The levator scapulae is a muscle located on each side of the neck, situated posteriorly (in the back). It is named for its action in elevating or “lifting” the scapula and the word levator is the latin word for “to lift”. This muscle is like the over-worked back-stage prop guy of the neck. Always in the shadow of the large sternocleidomastoid and hardly ever getting a moments rest.
Along with the trapezius, the levator scapulae works to shrug the shoulders by its raising of the medial margin of the scapula. If the scapula are fixed the muscles assist in cervical extension and if used alone flex the neck laterally to one side.
The levator scapula are also involved with the muscles that stabilize the neck in flexion. Along with the semispinalis capitus, ceviscus, splenii and trapezi, the levator scapule has been described as a “checkrein” (a short rein that extends from a horse’s bit to its saddle to keep it from lowering its head) against flexion to keep the head from falling forward when bent downwards. Long periods spent looking down at a book to read or to write or working at a computer can strain this muscle and activate trigger points in it.
The muscles of the neck may be the busiest muscles of the human body. The human neck moves up to 600 times an hour. Whether you are awake or asleep. While the very flexible cervical spine is moving around like this it has a big heavy cantilever sitting on top – your head. 1Berthoz, A., Werner Graf, and Pierre Paul. Vidal. The Head-neck Sensory Motor System. New York: Oxford UP, 1992. Print. Of these muscles, the levator scapulae muscle is one of the most problematic muscles of all. You may not know it but when someone massages your “traps” it is likely the levator scapulae you really want them to dig into and it is very likely when you reach around to dig into that sweet spot at the top of your scapula, although you think you have “sore traps”, what you really have is an angry levator scapula.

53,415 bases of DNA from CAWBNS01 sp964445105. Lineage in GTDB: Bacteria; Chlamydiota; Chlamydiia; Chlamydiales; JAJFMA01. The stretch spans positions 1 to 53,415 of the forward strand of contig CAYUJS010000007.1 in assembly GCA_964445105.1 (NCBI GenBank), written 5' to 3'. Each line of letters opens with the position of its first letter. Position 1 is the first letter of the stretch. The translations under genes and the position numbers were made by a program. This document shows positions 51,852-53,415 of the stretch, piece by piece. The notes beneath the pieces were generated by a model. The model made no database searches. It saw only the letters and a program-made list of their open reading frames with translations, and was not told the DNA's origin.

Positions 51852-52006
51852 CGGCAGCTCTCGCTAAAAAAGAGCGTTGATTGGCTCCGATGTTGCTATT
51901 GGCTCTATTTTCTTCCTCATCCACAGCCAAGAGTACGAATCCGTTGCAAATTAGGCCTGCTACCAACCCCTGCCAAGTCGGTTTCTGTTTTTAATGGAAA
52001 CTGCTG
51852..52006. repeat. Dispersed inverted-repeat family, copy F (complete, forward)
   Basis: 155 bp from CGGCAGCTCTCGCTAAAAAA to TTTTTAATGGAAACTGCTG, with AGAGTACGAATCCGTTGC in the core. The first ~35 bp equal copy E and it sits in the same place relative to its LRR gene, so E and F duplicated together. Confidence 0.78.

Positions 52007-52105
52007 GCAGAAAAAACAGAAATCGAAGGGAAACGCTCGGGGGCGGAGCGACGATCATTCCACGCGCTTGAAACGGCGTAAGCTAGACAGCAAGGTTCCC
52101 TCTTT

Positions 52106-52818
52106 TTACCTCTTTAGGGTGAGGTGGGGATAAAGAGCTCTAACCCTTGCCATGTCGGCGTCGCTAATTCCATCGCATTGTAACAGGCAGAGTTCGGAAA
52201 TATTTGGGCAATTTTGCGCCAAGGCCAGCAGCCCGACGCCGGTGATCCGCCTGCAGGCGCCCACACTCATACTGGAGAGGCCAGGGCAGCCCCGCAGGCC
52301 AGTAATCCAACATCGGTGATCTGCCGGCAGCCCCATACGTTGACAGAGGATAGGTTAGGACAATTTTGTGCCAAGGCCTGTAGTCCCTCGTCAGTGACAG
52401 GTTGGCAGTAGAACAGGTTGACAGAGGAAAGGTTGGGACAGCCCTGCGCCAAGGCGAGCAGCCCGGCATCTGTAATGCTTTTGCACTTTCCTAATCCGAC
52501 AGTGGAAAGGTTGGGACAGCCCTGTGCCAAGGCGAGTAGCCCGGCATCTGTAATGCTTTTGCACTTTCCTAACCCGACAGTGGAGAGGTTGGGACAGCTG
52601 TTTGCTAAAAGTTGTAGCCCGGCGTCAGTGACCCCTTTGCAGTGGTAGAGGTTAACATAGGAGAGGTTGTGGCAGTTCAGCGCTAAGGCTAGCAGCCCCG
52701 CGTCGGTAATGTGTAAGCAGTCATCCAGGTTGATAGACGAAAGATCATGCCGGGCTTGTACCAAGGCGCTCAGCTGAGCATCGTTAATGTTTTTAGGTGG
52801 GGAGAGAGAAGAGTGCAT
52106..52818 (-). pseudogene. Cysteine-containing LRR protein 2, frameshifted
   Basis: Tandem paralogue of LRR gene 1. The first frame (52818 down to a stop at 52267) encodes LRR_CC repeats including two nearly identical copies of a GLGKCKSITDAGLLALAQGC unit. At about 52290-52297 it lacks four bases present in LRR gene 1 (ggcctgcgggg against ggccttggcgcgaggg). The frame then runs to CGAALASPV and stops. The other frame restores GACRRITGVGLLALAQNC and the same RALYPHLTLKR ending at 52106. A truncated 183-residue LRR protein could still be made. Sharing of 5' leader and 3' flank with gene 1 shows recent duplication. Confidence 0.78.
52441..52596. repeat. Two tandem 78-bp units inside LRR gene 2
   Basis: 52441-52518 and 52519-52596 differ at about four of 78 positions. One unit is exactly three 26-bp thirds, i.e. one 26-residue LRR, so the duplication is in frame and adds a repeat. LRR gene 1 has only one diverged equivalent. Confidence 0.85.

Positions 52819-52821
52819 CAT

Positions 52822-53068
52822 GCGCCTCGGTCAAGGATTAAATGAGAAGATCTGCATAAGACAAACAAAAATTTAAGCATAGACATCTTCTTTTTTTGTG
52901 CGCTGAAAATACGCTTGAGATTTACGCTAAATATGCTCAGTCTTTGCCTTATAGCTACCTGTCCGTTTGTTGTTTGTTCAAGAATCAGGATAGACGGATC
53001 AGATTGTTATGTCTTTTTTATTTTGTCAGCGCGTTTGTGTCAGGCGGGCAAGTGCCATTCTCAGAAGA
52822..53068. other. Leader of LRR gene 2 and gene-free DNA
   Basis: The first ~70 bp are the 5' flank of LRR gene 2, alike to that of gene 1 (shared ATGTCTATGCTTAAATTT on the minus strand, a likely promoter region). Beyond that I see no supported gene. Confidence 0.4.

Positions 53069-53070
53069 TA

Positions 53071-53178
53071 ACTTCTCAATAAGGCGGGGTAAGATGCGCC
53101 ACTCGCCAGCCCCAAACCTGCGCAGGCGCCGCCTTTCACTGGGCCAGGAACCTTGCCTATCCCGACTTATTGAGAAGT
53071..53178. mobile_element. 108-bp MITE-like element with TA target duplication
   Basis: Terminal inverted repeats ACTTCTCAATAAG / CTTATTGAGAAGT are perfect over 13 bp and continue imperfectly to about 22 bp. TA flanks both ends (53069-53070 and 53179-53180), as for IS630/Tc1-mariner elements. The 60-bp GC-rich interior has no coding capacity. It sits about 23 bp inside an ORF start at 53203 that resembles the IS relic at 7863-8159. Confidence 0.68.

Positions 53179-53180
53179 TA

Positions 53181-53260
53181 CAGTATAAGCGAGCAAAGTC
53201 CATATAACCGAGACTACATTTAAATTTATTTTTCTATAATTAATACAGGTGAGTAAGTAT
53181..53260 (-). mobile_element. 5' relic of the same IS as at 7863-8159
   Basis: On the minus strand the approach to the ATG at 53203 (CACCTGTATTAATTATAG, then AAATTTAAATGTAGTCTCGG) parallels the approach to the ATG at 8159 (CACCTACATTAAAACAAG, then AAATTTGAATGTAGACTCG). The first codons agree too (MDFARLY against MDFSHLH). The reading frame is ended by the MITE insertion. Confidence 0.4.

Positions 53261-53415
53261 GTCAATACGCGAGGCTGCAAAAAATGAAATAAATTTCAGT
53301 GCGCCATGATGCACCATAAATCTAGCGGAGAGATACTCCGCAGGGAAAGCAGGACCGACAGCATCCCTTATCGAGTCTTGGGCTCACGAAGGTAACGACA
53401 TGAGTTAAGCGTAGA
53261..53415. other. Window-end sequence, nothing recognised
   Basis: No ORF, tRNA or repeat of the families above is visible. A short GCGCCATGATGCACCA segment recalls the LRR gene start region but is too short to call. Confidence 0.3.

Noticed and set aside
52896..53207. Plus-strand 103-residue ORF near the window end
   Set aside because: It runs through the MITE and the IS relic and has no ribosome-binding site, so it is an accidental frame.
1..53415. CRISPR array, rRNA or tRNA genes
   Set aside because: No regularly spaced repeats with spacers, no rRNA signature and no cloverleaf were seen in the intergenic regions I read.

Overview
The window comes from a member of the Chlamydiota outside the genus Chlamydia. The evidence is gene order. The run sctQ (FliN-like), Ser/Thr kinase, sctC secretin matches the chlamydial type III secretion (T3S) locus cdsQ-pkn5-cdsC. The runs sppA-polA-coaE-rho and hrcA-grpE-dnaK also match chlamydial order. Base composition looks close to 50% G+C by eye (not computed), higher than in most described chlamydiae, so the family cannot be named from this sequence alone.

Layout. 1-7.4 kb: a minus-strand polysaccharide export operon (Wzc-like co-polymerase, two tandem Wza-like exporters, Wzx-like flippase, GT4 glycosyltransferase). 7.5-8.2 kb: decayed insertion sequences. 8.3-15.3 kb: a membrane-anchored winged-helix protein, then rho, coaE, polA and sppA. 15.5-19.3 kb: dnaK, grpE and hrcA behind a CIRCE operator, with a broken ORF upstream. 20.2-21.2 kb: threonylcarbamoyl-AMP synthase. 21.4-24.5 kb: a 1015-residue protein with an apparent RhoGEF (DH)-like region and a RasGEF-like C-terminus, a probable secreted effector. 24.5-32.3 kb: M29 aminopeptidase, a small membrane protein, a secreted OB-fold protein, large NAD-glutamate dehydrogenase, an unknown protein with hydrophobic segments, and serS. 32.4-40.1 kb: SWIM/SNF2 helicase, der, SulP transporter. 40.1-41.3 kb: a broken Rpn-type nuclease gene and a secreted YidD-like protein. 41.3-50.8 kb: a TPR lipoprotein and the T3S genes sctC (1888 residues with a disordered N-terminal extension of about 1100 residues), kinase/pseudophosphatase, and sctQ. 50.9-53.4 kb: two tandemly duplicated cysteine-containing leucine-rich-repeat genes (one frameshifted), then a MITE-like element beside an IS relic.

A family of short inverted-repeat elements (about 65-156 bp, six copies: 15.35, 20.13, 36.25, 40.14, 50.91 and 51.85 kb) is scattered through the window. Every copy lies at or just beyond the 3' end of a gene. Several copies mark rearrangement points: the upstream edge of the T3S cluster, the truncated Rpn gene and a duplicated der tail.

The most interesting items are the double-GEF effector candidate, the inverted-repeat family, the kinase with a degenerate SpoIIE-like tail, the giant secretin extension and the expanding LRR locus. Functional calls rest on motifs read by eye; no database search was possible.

Levator Scapulae Origin, Insertion and Action
Origin: Transverse Processes of Cervical Vertebrae C1 through C4 (the C stands for cervical)
Insertion: The medial Border of the scapula between the superior border and the root of the spine.
Action: Elevation of the scapula if the origin (C1-C4) is fixed. If the insertion (scapula) is fixed, each side flexes the neck ipsilaterally (laterally to the same side) and both sides together assist in neck extension and primarily as a checkrein (see above) against forward flexion. The muscle also assists in downward rotation of the scapula so that the glenoid fossa faces caudally (together with the rhomboids major and minor and the latisimus dorsi).
Sources [ + ]
|1.||↲||Berthoz, A., Werner Graf, and Pierre Paul. Vidal. The Head-neck Sensory Motor System. New York: Oxford UP, 1992. Print.|